Seniors property tax relief saved from cancellation
Council will examine a revised policy to continue grant program
Wednesday, Jan 15, 2014 06:00 am
St. Albert city council’s standing committee on finance saved the seniors homeowners property tax assistance grant program from the axe on Monday.
At the standing committee on finance meeting, councillors opted to not follow administration’s recommendation to scrap the program, which provides a fixed grant of $100 to eligible households to help with property taxes.
“The province is cancelling for 2014 its desire and ability to administer this grant program on our behalf,” said Greg Dahlen, director of assessment and taxation for the city.
Since the program was initiated the City of St. Albert has simply provided the funds for the grant, while the province has taken care of determining eligibility in terms of income thanks to its database that tracks who receives the Alberta Seniors Benefit.
Dahlen said the province will no longer administer the program because of the new provincial tax deferral program for seniors. So city staff recommended the tax grant be discontinued due to the need to self-administer the program.
Dahlen noted Edmonton has already decided to cancel its version of the program while some other municipalities are still making their own decision.
The report to the finance committee said 605 households in St. Albert had taken advantage of the program in 2012. The 2014 budget already had $65,000 earmarked for the program.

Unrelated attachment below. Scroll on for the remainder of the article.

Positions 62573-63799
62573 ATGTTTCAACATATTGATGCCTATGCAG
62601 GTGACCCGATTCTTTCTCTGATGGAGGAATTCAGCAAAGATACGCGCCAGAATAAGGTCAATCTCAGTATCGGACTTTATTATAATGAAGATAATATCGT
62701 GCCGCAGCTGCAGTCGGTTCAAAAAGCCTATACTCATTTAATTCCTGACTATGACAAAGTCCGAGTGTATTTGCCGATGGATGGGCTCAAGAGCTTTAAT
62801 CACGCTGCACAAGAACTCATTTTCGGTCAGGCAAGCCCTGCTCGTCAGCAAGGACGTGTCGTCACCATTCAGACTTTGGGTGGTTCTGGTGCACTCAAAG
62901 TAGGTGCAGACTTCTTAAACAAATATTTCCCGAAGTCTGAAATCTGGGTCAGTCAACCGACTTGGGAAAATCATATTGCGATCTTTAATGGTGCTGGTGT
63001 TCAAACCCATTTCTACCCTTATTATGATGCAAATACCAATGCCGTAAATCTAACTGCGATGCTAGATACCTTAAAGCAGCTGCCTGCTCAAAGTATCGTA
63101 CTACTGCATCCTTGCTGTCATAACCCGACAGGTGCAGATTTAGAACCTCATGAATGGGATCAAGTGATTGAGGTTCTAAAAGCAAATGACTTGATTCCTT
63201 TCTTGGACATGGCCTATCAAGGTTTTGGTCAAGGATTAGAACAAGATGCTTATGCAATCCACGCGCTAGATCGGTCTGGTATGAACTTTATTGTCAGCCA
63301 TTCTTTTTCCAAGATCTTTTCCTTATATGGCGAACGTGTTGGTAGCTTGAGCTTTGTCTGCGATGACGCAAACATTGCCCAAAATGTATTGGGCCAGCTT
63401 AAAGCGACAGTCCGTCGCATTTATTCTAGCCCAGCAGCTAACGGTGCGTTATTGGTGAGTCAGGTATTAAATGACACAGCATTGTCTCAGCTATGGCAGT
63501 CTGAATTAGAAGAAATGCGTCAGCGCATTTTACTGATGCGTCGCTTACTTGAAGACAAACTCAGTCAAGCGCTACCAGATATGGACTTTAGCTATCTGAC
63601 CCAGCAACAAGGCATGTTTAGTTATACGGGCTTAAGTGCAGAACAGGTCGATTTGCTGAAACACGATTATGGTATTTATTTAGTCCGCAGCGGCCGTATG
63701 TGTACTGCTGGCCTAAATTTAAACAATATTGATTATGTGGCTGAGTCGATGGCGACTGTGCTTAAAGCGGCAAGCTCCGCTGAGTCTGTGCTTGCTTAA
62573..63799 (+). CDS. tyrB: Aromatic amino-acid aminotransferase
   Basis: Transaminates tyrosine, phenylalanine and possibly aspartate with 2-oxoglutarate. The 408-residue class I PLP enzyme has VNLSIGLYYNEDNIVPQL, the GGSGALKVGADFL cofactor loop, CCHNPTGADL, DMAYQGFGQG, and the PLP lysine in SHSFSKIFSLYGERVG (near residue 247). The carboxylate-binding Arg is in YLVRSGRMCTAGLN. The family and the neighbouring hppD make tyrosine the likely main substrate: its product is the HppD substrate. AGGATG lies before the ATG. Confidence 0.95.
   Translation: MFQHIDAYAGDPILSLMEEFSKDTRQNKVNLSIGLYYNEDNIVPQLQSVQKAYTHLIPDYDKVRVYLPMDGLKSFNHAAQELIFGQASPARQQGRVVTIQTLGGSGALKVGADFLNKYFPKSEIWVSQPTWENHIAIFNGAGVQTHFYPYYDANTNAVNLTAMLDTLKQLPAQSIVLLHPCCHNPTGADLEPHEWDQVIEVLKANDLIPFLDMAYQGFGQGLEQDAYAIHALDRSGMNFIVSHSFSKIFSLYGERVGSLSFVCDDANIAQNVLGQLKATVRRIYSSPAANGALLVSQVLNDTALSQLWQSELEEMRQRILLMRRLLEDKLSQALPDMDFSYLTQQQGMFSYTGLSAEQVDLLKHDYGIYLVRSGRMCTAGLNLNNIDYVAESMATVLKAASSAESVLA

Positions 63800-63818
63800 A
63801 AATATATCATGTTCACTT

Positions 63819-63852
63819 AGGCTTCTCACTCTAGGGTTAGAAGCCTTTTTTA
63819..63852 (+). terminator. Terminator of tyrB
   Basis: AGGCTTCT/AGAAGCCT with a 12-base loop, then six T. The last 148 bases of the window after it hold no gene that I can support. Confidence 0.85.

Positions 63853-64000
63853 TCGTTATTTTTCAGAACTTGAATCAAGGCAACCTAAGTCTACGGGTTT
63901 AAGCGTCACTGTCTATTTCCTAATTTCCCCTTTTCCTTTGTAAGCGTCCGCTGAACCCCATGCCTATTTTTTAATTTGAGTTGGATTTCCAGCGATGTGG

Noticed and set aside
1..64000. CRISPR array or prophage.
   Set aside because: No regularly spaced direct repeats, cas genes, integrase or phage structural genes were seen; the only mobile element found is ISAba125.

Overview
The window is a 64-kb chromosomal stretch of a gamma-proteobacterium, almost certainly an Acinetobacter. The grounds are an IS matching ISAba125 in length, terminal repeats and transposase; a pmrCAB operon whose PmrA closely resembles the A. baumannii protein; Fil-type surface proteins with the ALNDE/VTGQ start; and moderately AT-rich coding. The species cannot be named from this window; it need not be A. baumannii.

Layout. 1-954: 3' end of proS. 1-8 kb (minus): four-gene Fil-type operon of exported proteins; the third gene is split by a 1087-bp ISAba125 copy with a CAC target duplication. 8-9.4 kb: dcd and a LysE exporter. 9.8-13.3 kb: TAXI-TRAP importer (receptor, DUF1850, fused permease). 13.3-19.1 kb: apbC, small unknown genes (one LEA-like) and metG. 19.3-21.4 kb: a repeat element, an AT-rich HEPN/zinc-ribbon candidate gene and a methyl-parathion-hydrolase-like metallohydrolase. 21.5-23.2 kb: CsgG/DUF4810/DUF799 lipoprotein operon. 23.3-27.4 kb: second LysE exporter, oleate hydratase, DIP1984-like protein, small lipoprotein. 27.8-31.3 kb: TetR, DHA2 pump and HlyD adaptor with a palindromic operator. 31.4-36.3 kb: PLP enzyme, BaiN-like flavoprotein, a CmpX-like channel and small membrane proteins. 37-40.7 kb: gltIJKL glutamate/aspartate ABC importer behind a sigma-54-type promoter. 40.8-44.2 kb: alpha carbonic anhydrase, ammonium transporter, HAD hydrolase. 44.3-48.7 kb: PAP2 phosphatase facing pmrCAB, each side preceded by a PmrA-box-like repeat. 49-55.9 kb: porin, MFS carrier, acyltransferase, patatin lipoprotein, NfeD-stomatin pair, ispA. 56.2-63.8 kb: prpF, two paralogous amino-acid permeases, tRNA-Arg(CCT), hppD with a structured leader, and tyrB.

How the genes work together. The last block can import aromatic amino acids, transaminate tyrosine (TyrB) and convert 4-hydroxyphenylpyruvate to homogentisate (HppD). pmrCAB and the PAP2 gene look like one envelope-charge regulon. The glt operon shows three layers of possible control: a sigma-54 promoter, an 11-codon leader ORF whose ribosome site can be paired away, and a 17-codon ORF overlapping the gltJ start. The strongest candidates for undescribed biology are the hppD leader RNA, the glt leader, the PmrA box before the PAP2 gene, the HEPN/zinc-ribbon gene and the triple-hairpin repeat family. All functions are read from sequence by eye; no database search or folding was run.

The program got a stay of execution thanks to a motion from Coun. Cathy Heron. Her motion was to have administration bring back the associated policy by the end of March with amendments to administer the program internally and a clause that would stop residents from accessing both the municipal tax grant and the provincial tax deferral options.
“I still think the $100 option that the city provides is the better option so I would like to offer that choice,” Heron said.
Coun. Sheena Hughes wanted eligible seniors to be able to access both the provincial and municipal programs.
“We’re not talking about giving rich people more money. We’re talking about giving people who don’t have a lot of cash enough to get by,” Hughes said. “They’re not going to go on a cruise with this money.”
Hughes and Coun. Cam MacKay voted against the motion while the rest of council voted for it. A follow-up motion to add $10,000 to the program’s budget to cover administrative costs, with the money to be sourced from new assessment growth, passed unanimously.
The successful vote came after Mayor Nolan Crouse put forward the recommendation to cancel the program and the associated policy. Crouse and MacKay voted in favour of the motion while the rest of council voted against it, defeating the immediate cancellation.
“I really do have a concern about discontinuing this program,” said Coun. Tim Osborne.
Hughes talked about the hardships of living on a fixed income.
“When we’re talking about people in this income bracket … this is a huge difference to them and we need to recognize that,” she said.
MacKay said he was concerned about the tax grant program because it doesn’t take into account seniors who live in rental housing, who he said are the most vulnerable. He added that other people besides seniors have problems paying their property taxes.
“I think we should be looking at reducing the tax burden for all St. Albertans,” he said, though he noted “either way I’ll be fine with the outcome.”